Written By:  Rachel Gnagy @ Inscribed Photography & Design (recipe originally from here) One of my favorite ‘girly’ meals to make is soup served in bread bowls. I love getting the Broccoli Cheese soup at Quizno’s (it’s healthy because it has broccoli, right?) and Panera’s Cream of Chicken & Wild Rice soup. YUM. So when I saw a recipe on Pinterest for creamy chicken and rice soup, I thought I would give it a try! You will need: 1 Tablespoon of olive oil 2-3 carrots, sliced 2 cloves of garlic, minced 5 cups of chicken stock 1 cup of cooked chicken,...

Keep Reading

Chicken Cordon Bleu for Two

In: Featured, Kitchen

Written By:  Rachel @ Inscribed Photography (Recipe originally from here) Valentine’s Day is coming up and with that in mind I wanted to bring you an easy, delicious meal for you and your special man. This recipe is by far the easiest Chicken Cordon Bleu recipe and it is super yummy too! Pair it with some steamed veggies on the side and something chocolatey for dessert and you’re all set for a romantic dinner for two. For the chicken, you will need: 2 chicken breasts, cut in half lengthwise 8 slices of deli ham 8 slices of Swiss cheese 1...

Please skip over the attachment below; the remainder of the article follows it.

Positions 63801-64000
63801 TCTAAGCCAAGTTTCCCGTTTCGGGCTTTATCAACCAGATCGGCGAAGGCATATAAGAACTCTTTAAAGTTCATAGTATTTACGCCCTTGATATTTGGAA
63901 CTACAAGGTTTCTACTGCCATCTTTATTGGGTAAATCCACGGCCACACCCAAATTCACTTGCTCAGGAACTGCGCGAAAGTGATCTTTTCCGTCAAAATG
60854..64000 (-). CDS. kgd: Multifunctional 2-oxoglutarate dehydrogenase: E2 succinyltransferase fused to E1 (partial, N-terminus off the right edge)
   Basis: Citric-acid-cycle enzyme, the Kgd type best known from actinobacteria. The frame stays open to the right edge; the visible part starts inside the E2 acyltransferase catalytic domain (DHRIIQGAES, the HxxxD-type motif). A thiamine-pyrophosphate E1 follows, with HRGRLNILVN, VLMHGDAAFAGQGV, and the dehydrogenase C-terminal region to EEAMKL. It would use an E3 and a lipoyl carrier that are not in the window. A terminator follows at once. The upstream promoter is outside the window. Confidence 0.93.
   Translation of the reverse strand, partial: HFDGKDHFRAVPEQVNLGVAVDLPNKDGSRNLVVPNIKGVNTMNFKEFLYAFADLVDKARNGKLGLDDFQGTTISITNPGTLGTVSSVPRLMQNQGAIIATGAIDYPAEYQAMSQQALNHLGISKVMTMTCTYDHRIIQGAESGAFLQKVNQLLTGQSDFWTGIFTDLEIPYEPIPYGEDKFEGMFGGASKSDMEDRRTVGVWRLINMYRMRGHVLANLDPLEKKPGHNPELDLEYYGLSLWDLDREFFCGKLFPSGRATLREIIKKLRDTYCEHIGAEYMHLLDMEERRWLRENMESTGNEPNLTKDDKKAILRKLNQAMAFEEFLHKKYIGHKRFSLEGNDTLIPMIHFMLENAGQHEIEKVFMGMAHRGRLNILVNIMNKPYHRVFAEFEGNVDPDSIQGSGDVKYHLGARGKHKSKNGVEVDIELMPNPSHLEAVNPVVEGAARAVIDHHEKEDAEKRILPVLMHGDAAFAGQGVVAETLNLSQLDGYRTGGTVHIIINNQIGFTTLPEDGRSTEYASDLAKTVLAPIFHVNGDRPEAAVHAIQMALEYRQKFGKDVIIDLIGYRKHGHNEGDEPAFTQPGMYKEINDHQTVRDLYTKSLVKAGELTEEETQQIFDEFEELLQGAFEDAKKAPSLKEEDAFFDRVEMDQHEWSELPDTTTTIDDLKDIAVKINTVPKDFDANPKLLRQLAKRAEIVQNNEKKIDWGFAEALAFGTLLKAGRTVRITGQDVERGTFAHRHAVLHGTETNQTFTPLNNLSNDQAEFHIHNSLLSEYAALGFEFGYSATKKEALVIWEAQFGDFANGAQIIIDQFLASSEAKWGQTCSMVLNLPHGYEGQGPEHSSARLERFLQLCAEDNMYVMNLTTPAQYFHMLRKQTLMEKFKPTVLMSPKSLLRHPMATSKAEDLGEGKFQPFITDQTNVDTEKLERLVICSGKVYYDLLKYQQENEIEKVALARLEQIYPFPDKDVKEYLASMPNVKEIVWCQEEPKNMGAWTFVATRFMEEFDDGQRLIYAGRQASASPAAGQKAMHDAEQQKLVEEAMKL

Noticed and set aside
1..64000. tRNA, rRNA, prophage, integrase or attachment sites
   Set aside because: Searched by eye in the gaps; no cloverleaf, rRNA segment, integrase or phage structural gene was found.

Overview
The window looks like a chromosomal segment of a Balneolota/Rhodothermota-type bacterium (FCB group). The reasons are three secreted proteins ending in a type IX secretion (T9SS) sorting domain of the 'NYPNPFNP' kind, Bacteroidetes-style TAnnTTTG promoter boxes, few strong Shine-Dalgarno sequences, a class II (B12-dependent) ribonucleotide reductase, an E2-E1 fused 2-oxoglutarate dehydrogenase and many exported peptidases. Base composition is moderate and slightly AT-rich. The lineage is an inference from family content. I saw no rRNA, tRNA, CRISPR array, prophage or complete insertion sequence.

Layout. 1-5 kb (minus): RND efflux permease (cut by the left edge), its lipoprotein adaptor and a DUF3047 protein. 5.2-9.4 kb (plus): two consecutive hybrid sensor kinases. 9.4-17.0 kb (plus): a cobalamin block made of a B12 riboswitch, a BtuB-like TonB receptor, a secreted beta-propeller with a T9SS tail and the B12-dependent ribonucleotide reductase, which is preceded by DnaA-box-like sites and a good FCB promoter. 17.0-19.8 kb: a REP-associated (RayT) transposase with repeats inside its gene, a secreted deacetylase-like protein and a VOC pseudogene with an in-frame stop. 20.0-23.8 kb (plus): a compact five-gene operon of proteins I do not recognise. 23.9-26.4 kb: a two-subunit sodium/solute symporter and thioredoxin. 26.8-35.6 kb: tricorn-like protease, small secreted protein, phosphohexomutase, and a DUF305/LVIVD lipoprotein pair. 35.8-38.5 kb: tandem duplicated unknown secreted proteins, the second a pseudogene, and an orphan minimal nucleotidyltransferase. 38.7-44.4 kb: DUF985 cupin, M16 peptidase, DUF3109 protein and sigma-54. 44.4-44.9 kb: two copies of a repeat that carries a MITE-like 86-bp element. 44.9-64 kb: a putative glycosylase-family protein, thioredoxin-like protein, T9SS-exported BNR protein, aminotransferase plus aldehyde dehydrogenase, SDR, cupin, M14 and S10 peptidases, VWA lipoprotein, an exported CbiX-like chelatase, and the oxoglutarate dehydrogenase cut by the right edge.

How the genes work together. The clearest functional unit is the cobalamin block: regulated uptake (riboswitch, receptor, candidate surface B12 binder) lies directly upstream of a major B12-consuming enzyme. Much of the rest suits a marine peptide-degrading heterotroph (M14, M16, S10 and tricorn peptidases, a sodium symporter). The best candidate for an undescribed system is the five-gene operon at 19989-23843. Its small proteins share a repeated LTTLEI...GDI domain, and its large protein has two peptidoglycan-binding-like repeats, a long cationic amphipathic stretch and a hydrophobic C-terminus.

Keep Reading

Easy Weeknight Beef Stroganoff

In: Featured, Kitchen

We all have those heirloom recipes we grew up with, but when you get married you inherit a whole new set of recipes your spouse grew up with, too. This stroganoff recipe is one that my husband grew up eating and then cooked frequently for himself before I took over in the kitchen. (ha.) He made it for me once while we were dating, and I will admit – I was super skeptical. Generally, these sorts of humble dishes aren’t my cup of tea – the ones made with cream-of canned soups and noodles. However, I tried it and was...

Keep Reading

Hanging Onto Hope: The Dream That Saved My Baby Girl